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We’ve started a new weekly series looking at founders from different communities absolutely killing it in the tech space. Following on from our ‘Meet 3 Standout Latinx Founders Using Data And AR To Do Some Pretty Cool Things‘ feature piece – we’re now taking a deep dive into Black founders in fintech and blockchain that you should look out for this year. These financial technologies (fintech) companies use the internet, blockchain, and software technologies, as well as algorithms, to offer or facilitate financial services traditionally offered by banks. David Potter

Over the last year, I have been on the lookout for Latina founders, and I found them through Google searches, Twitter threads, and referrals. So this week, we’re taking a look at some amazing Latina entrepreneurs in tech and highlighting the work they’ve been doing for the past few years. I’ll aim to do a shortlist every week. Let’s go! Agustina Sartori, founder of GlamST, GlamST’s proprietary technology allows people to try on makeup through AR, representing the finishes, color, and texture of the products in a highly realistic and accurate

Angela Majette, a Bronx native, worked as a legal consultant for years before launching her own organization dedicated to helping her community. Her years of experience in the field allowed her to witness firsthand the struggles Black founders on their entrepreneurship journey experienced when it came to getting good counsel for a reasonable price. The struggles experienced by minorities – especially the Black community is what led her to launch Black Connect, an organization that aims to support Black-owned businesses with pro bono legal support and establish solid legal footing.  Launched

Bfree, a Nigerian credit management fintech, has embarked on global expansion after raising $1.7 million in a pre-Series A round. It’s now on a massive recruitment drive for the 16 new markets in which it is setting up operations, including Ghana, India, Uganda, Brazil, Colombia, Mexico, Russia, Poland, Pakistan, and Indonesia. It was founded by Chukwudi Enyi, Moses Nmor, and Flosbach, who were reportedly looking to develop better, ethical, and tech-inspired debt-collection tools and processes after firsthand experience working for digital lenders in Nigeria. 4Di Capital, Octerra Capital, VestedWorld, Voltron Capital, Logos Ventures,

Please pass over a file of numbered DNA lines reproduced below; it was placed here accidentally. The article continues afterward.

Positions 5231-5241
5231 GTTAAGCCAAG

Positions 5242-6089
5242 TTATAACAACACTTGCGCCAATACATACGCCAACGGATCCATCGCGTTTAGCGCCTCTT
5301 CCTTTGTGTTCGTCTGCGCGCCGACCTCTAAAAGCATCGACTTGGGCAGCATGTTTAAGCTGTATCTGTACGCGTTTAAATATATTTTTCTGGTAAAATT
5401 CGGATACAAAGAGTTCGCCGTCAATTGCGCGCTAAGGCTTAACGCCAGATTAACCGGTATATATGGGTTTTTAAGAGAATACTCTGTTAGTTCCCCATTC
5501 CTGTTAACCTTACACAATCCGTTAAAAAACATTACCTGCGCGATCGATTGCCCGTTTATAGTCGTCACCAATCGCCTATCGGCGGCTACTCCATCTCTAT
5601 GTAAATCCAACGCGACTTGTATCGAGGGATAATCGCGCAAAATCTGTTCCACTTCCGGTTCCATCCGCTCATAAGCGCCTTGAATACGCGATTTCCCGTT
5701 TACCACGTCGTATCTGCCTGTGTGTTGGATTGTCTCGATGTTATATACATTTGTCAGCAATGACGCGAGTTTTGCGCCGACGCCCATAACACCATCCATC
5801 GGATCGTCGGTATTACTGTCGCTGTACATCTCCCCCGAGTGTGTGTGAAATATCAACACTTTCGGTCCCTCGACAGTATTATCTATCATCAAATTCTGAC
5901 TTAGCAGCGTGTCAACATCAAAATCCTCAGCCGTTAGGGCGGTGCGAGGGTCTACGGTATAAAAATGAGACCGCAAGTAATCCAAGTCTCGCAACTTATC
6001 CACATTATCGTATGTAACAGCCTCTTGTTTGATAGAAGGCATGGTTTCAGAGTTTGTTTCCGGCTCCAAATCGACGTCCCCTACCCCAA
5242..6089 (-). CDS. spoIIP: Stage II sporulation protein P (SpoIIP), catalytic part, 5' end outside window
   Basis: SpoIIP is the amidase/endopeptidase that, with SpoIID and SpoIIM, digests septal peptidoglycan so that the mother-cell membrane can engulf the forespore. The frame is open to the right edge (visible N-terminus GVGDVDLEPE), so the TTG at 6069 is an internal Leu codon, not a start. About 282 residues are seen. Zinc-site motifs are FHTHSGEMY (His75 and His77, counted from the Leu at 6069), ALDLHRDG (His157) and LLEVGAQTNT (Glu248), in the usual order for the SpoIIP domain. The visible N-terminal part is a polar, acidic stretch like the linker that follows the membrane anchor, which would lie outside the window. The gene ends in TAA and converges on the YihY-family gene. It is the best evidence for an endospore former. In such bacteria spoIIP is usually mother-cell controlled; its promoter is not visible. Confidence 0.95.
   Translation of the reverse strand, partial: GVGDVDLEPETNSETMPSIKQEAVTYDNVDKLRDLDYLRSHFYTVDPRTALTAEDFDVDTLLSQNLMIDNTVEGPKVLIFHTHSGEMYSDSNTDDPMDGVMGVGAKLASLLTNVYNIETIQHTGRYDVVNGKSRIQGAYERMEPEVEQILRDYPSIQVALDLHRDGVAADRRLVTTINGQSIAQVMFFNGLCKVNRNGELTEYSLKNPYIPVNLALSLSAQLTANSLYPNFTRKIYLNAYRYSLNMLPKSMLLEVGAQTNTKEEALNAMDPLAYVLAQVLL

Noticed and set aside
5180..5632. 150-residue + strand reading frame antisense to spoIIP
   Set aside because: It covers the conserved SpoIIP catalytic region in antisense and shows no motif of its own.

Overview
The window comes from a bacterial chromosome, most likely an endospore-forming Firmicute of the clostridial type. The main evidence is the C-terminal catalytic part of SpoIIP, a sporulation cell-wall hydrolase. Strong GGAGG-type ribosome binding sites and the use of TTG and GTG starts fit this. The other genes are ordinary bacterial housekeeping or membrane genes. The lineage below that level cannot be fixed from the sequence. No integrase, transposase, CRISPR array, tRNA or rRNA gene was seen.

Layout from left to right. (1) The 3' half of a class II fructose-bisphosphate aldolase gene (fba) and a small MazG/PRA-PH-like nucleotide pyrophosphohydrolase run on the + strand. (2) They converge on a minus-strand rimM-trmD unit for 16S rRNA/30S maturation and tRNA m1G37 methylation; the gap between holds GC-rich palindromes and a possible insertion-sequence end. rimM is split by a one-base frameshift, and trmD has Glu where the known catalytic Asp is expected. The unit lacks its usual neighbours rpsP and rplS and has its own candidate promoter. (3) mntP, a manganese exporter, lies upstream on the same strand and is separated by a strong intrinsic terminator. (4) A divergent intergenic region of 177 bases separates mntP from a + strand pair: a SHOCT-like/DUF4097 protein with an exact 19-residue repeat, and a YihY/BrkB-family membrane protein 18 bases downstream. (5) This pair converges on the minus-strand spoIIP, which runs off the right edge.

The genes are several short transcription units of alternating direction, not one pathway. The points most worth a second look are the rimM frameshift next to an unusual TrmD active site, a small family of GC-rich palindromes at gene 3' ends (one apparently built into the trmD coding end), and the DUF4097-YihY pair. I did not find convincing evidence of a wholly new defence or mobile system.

Paylend, a Kenyan fintech startup focused on providing access to finance and digitizing MSMEs in Kenya, announced it has raised $2 million seed investment. The funding came from Next Chymia Consulting HK Limited, an Asian-based company that provides global entities with blockchain applications, consultancy services, and training. Paylend’s mission is to support MSMEs across Africa to solve access to continuous capital while bridging the consumer data gap by connecting consumers to products and services. Paylend’s model enables consumer data collection that allows for a thorough understanding of consumer needs and

You should probably know what NFTs are by now since these three-letter words have been floating around our headlines, Twitter timelines, and TV screens for the past few weeks now. But for those of you who are behind on this latest trend – we’ll let you off and give you a little reminder. What is an NFT? NFT means a Non-fungible token. The best explanation I’ve seen for it is “Non-fungible” more or less means that it’s unique and can’t be replaced with something else. For example, a bitcoin is

Social Chain founder Steven Bartlett and Furqan Rydhan, founding CTO of Bebo and AppLovin, have just launched a software startup for web3 projects. Announcing the news on Twitter, Barlett said: “BIG NEWS: Today I’m announcing the launch of my new company, third web! Web3, NFT’s, and blockchain technology is going to impact every single industry and every single job. “We’ve built the platform that makes it incredibly easy to build web3 applications in a matter of clicks.” Thirdweb reportedly launched its free tools three months ago for developers to build,

New York City is making a bold move by introducing a new law to combat race and gender bias in hiring processes when businesses use artificial intelligence tools to screen out job candidates. Under the new law – employers in the city will be banned from using automated employment decision tools to screen job candidates unless the technology has been subject to a “bias audit” conducted a year before using the tool. The new act passed the measure on November 10 and it takes effect on January 2, 2023. A PricewaterhouseCoopers 2017 study found

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